The mutual appreciation of ‘green stone’ jadite (jade) and nephrite (pounamu) provided an ideal platform for re-establishing a cultural exchange.
The exhibition required ease of installation and minimal object handling to ensure the safety of the taonga. This meant Object Support staff had to find innovative and aesthetic solutions to display all 216 objects. Small and fragile items, matau (fish hooks), pendants, and hei tiki were all stitched to acrylic panels. Fishing line was selected for it’s strength and transparency and the anchor bend knot was selected for absolute non-slip security.
Larger items like mere and toki were displayed on stainless steel mounts, carefully welded to exact dimensions of each unique taonga.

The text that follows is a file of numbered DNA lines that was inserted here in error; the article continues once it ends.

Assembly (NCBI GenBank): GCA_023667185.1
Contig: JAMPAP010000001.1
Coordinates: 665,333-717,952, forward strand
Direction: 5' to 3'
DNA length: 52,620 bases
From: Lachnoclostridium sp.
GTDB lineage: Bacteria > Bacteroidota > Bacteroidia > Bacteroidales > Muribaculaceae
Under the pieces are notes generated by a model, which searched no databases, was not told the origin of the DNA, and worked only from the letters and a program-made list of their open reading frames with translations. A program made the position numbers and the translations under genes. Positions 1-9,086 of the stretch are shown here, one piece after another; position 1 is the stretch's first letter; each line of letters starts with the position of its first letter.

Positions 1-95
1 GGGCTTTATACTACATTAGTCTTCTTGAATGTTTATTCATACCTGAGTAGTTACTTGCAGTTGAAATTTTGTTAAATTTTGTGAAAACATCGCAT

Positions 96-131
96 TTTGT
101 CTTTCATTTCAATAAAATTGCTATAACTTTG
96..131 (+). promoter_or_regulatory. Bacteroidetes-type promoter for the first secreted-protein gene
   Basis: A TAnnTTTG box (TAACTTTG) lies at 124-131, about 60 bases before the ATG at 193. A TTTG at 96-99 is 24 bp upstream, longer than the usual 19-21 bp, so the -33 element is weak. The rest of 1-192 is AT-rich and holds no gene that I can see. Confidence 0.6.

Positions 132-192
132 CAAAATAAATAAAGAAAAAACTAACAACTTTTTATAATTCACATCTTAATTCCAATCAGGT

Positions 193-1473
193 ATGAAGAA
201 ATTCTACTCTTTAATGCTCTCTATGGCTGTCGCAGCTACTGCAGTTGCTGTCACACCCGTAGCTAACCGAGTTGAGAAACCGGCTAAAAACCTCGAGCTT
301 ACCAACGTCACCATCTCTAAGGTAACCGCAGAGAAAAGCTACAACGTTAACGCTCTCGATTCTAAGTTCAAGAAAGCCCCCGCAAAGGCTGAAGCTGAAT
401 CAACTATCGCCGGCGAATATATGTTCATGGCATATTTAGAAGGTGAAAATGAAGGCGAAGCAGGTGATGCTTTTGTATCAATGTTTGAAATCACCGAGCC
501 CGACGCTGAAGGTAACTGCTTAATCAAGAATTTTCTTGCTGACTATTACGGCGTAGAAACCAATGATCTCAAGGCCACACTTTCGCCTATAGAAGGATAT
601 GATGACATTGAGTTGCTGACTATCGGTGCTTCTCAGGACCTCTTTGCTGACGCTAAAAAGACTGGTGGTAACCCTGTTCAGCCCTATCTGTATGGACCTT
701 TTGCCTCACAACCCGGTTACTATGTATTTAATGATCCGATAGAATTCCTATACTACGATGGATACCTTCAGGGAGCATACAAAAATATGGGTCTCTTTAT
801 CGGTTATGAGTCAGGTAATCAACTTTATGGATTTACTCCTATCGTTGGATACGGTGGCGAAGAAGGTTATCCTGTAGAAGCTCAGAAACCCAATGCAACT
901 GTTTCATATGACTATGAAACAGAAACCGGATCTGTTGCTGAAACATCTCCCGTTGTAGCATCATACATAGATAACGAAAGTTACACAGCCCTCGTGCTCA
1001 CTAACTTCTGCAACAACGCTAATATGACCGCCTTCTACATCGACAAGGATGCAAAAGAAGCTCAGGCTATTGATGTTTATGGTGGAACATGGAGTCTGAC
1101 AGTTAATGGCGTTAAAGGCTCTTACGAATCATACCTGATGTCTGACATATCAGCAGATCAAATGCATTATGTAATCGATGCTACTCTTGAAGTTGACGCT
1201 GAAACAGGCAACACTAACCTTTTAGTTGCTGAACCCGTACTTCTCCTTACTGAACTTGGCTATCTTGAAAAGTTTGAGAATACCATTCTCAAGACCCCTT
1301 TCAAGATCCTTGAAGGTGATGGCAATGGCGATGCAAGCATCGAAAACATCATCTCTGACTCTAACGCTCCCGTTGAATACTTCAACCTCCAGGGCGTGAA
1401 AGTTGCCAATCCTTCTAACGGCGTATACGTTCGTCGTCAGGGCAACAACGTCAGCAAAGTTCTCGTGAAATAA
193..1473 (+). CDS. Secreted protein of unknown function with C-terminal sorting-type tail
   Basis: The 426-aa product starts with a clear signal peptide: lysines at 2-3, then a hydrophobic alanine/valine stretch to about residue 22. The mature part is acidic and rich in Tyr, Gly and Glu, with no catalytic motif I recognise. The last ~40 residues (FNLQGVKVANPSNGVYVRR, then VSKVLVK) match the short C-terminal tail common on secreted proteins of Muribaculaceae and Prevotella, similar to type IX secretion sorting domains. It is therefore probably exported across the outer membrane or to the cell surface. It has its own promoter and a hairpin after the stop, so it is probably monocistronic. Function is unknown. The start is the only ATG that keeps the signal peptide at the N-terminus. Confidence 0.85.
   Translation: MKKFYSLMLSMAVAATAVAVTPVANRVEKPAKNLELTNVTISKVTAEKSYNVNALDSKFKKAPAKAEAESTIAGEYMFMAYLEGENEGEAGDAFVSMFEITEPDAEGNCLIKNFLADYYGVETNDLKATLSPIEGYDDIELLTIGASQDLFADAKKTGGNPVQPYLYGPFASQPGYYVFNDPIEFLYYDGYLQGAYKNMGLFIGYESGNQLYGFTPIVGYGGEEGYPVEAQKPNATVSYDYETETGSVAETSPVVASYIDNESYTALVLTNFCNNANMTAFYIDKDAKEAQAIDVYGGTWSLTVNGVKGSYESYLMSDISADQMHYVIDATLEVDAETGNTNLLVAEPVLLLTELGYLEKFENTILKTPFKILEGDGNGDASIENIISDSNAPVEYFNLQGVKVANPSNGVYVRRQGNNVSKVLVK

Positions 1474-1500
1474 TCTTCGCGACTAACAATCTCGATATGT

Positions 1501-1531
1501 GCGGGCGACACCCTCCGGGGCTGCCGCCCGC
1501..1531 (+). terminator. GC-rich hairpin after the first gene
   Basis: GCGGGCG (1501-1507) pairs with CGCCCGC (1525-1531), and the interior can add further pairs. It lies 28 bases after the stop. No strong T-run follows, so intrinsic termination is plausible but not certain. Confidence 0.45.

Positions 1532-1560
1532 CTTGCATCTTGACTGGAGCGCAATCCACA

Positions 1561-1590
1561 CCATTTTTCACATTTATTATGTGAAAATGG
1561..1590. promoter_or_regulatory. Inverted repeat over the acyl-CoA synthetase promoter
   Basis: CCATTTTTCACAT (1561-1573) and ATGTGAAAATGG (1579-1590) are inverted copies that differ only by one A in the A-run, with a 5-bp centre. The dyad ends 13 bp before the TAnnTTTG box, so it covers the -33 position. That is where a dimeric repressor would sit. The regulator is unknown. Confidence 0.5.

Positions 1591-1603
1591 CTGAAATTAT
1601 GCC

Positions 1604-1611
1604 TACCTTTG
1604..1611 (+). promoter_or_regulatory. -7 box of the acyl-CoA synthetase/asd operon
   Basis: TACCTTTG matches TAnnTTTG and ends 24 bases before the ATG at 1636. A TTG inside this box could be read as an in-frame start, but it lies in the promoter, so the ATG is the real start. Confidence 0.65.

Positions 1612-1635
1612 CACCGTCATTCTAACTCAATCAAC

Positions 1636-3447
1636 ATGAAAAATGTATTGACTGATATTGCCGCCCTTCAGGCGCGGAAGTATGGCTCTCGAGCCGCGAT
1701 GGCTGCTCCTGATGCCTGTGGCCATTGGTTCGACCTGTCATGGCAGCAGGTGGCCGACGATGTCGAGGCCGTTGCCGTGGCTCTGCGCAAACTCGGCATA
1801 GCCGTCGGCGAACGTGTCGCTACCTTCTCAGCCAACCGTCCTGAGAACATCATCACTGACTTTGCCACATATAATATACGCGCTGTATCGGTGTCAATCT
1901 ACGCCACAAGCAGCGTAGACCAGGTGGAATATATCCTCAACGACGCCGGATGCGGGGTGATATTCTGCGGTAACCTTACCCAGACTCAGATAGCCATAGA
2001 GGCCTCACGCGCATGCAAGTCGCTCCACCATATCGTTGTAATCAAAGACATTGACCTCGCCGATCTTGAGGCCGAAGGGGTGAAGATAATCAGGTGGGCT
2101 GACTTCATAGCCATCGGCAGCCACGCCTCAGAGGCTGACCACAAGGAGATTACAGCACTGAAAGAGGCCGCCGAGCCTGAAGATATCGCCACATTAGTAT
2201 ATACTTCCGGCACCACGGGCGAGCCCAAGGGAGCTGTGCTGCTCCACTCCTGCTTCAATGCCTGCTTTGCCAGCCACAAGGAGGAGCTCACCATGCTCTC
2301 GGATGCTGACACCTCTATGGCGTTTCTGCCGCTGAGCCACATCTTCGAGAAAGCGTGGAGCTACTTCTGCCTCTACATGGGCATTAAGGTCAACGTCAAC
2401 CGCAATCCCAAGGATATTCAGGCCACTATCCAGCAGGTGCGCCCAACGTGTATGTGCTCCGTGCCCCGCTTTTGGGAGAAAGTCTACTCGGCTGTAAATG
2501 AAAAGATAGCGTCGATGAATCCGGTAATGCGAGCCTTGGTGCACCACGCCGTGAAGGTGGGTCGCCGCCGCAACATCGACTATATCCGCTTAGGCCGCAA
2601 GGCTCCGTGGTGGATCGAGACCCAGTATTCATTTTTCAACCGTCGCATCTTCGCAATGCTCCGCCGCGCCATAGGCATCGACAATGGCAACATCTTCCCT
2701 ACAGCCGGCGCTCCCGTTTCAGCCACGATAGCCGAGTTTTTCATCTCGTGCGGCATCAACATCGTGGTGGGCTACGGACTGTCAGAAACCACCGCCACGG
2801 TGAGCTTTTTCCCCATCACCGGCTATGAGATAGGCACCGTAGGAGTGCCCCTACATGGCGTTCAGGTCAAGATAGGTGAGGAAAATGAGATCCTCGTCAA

Large touchstones were supported on thick acrylic disks, mounted on plinths. The heaviest weighed nearly 200 kgs! An intricate lifting apparatus was designed and fabricated by Object Support staff so that it could disassemble to fit in the crate and be re-assembled on site so either a forklift or six strong people could lift the touch stone into place.
Yi, er, sun TAI (one, two, three LIFT!) Was the first thing Transit Preparator Callum Strong learnt for his role supervising the install at the National Museum of China.
The installation went very smoothly with just two minor alterations required to fit the display cases. The exhibition team of NMC included amazing craftsmen. After some sign language, quick sketches and lots of nodding they fabricated a new lift and mount to maintain the overall quality and safety of the show.
The staff of the NMC were welcoming, friendly and very appreciative to be displaying the national treasures of Aotearoa. Xie xie. Xie xie. (shee-ya) Thank you. Thank you.